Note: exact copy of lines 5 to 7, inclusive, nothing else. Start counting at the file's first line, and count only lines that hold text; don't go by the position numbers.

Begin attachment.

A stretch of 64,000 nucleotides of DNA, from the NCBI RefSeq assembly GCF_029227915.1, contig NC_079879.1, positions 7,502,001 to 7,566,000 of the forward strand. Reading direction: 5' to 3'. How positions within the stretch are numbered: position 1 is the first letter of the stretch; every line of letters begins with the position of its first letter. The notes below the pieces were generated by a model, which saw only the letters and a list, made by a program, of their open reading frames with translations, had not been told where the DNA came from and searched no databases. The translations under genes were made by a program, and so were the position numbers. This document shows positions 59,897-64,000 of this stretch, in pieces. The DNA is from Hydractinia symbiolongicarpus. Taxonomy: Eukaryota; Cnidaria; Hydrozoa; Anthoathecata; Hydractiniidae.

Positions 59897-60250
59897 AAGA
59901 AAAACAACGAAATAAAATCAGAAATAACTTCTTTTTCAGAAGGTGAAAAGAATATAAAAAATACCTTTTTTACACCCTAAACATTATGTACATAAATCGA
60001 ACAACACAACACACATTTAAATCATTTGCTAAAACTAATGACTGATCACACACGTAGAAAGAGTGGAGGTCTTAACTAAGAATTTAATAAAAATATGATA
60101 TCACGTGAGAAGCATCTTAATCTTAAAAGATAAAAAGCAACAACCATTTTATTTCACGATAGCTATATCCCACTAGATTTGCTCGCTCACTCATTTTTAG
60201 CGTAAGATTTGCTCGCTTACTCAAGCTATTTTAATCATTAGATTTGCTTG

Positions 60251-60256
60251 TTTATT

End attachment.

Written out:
60001 ACAACACAACACACATTTAAATCATTTGCTAAAACTAATGACTGATCACACACGTAGAAAGAGTGGAGGTCTTAACTAAGAATTTAATAAAAATATGATA
60101 TCACGTGAGAAGCATCTTAATCTTAAAAGATAAAAAGCAACAACCATTTTATTTCACGATAGCTATATCCCACTAGATTTGCTCGCTCACTCATTTTTAG
60201 CGTAAGATTTGCTCGCTTACTCAAGCTATTTTAATCATTAGATTTGCTTG